sciencehabit writes: Crowdfunding has taken off in recent years for everything from making movies to building water-saving faucets. Scientists have tried to tap internet donors, too, with mixed success. Scientists raising funds for the world’s first imaging study of the brain on LSD raised more than $65,000 earlier this year, more than twice their goal. But other teams have fallen short of reaching more modest targets. To tease out what separates science crowdfunding triumphs from flops, researchers examined the content of the webpages for 371 recent campaigns. Four traits stood out for those that achieved their goals, the researchers report in Public Understanding of Science. Successful campaigns tended to: Think small, be engaging, and have a sense of humor.
sciencehabit writes: in a new study, researchers watched YouTube videos of 29 different yawning mammals, including mice, kittens, foxes, hedgehogs, walruses, elephants, and humans. They discovered a pattern: Small-brained animals with fewer neurons in the wrinkly outer layer of the brain, called the cortex, had shorter yawns than large-brained animals with more cortical neurons. Primates tended to yawn longer than nonprimates, and humans, with about 12,000 million cortical neurons, had the longest average yawn, lasting a little more than 6 seconds. The study lends support to a long-held hypothesis that yawning has an important physiological effect, such as increasing blood flood to the brain and cooling it down.
sciencehabit writes: It was an unusual grand finale. The crowded European Space Agency (ESA) operations center in Darmstadt, Germany, waited in silence and then the signal from the descending Rosetta mission simply stopped at 1.19 pm local time showing that the spacecraft had, presumably, landed on comet 67P/Churyumov-Gerasimenko some 40 minutes earlier, due to the time the signal takes to reach Earth. Mission controllers hugged each other; there was gentle applause from onlookers; and that was it.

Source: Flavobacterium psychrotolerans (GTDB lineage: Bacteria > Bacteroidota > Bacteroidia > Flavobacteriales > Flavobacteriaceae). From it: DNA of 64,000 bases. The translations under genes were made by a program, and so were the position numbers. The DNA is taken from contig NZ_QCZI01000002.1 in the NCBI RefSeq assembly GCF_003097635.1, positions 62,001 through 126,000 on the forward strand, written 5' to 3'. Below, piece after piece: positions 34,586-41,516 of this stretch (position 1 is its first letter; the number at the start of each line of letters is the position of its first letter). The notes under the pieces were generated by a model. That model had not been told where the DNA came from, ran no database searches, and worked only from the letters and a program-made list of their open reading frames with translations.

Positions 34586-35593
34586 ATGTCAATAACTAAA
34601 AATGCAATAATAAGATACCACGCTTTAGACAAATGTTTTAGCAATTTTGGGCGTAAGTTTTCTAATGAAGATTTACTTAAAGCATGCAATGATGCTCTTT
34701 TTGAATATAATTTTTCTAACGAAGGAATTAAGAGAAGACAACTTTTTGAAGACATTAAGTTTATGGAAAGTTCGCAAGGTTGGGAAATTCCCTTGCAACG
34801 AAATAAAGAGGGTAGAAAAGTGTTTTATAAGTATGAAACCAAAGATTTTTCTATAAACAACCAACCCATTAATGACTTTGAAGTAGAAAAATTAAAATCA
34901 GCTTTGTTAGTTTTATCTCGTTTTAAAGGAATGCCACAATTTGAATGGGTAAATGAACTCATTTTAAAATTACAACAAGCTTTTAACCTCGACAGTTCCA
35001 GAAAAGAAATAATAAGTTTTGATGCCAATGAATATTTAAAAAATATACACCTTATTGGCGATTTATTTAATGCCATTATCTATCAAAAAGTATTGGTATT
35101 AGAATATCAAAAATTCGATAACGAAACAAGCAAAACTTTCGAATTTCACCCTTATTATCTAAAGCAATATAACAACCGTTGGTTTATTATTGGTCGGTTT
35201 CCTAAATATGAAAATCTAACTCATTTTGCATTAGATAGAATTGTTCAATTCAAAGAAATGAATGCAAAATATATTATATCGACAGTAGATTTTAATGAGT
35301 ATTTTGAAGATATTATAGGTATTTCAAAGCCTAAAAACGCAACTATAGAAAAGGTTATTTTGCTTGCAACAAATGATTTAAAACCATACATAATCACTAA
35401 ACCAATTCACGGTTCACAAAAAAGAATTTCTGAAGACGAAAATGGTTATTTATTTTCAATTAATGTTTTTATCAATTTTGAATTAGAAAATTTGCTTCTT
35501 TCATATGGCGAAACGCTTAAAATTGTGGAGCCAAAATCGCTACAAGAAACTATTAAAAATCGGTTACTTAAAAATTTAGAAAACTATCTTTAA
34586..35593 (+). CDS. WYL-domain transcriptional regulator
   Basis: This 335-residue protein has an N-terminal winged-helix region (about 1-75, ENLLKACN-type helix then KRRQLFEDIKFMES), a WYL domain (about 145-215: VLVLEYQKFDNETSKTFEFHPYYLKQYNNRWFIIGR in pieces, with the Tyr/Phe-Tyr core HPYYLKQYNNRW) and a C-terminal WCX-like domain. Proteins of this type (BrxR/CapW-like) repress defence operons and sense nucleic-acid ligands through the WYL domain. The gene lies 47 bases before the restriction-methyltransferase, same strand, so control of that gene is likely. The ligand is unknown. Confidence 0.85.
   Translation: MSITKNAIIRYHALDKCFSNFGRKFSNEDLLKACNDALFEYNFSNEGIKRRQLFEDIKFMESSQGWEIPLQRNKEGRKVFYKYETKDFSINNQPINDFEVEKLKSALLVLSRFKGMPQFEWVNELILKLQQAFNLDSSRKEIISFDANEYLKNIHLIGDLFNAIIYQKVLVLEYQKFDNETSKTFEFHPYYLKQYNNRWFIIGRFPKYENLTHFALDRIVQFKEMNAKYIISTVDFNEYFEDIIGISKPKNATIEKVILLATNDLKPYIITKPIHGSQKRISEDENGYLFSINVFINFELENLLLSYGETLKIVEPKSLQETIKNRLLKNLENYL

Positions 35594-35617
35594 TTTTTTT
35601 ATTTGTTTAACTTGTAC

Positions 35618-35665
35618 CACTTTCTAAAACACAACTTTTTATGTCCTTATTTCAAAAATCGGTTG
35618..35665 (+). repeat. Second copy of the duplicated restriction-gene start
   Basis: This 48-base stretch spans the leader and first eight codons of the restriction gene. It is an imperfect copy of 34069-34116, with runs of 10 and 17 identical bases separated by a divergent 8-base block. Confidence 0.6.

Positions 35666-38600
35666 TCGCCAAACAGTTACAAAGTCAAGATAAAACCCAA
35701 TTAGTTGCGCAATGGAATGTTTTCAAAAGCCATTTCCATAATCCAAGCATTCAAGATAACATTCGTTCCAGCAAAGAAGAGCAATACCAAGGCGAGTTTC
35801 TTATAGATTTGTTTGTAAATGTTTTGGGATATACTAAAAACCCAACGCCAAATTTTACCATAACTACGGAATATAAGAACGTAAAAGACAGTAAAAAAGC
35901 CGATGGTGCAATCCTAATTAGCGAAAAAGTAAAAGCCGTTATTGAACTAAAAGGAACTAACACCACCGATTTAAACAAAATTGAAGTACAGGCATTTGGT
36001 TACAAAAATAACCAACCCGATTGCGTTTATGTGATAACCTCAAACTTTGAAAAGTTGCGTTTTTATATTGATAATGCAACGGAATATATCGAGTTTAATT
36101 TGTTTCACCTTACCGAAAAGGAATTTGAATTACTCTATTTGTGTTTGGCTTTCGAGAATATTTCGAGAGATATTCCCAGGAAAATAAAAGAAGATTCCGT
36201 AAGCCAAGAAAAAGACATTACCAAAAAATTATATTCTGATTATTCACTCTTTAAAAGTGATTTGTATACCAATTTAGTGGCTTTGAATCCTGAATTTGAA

There were no last minute crises. Seven of Rosetta’s instruments kept gathering data until the end. Holger Sierks, principal investigator of the 12-year mission’s main camera, showed the gathered staff, officials, and journalists Rosetta’s final picture: a rough gravelly surface with a few larger rocks covering an area 10 meters across. Earlier, it had snapped the interior of deep pits on the comet (shown above, from an altitude of 5.8 kilometers) that may show the building blocks it is made of. “It’s very crude raw data but this will keep us busy,” Sierks said. It is hoped that this last close-up data grab will help to clarify the many scientific questions raised by Rosetta.